On the first day of a new season nobody really knows where the fish will hold and the majority of anglers will end up fishing with the wind behind them. While this is comfortable for fishing it might not prove fruitful so you may find yourself casting into or across the wind. Please be careful here and make sure that you don’t put yourself in danger. Cross winds can be horrendous and on far too many occasions you can see anglers put themselves in danger by casting across the wind and it pushes the line into them and just before delivering the final forward cast they duck to get out of the way of the fly. Also called by Hywel the ‘chuck and duck method’.
If you find yourself in this position why not cast with the rod over the other shoulder which keeps the fly line and flies down wind of you. The drawback with this it limits the casting arc and does not allow the angler enough room to generate maximum tip speed needed for casting a long way. In this situation Hywel uses the lay down cast and this is how he does it “I will reverse the whole cast turning my forward cast into my back cast and vice versa. First you have to face the bank and then you have to change the delivery of both casts. The forward cast has to higher to avoid bank vegetation or obstacles and your back cast has to be lower down to the water. The final delivery of the cast is the most important and here you should do what I call the ‘Lay down cast’ that results in a very low delivery of the cast preventing the wind getting hold of your line.”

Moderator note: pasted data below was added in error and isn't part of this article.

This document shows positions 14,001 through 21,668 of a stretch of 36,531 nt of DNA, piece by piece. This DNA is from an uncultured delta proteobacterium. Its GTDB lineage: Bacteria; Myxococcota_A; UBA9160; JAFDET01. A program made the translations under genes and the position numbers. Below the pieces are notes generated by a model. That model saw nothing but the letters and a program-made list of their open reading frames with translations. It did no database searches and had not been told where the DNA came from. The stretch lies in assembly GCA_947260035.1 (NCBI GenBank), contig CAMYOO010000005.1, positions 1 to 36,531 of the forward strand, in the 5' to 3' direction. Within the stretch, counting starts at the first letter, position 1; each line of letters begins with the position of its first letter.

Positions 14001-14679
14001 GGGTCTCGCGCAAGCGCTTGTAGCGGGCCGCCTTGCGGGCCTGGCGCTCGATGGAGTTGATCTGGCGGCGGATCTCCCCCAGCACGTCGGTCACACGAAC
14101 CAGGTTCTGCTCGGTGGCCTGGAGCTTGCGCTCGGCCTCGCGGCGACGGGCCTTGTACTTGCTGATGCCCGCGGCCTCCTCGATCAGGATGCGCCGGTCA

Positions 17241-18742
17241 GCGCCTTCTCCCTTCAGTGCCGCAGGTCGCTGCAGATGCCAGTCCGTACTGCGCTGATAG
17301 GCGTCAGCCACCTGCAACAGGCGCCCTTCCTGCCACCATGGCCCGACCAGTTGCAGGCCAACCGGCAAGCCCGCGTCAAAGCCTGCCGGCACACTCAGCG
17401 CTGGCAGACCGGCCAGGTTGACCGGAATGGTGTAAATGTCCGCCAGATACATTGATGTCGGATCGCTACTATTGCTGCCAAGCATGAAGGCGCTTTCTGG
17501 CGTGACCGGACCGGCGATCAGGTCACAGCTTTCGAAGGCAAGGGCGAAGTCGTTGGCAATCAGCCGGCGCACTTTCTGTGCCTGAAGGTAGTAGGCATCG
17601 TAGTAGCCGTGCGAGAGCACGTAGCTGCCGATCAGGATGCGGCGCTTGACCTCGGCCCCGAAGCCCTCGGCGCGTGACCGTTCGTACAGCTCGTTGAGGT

Grid system –
This is a simple and methodical way of covering all the water in front without just being random about your fishing and it will stop you just casting in the same spot again and again waiting for something to swim past and slurp up your fly.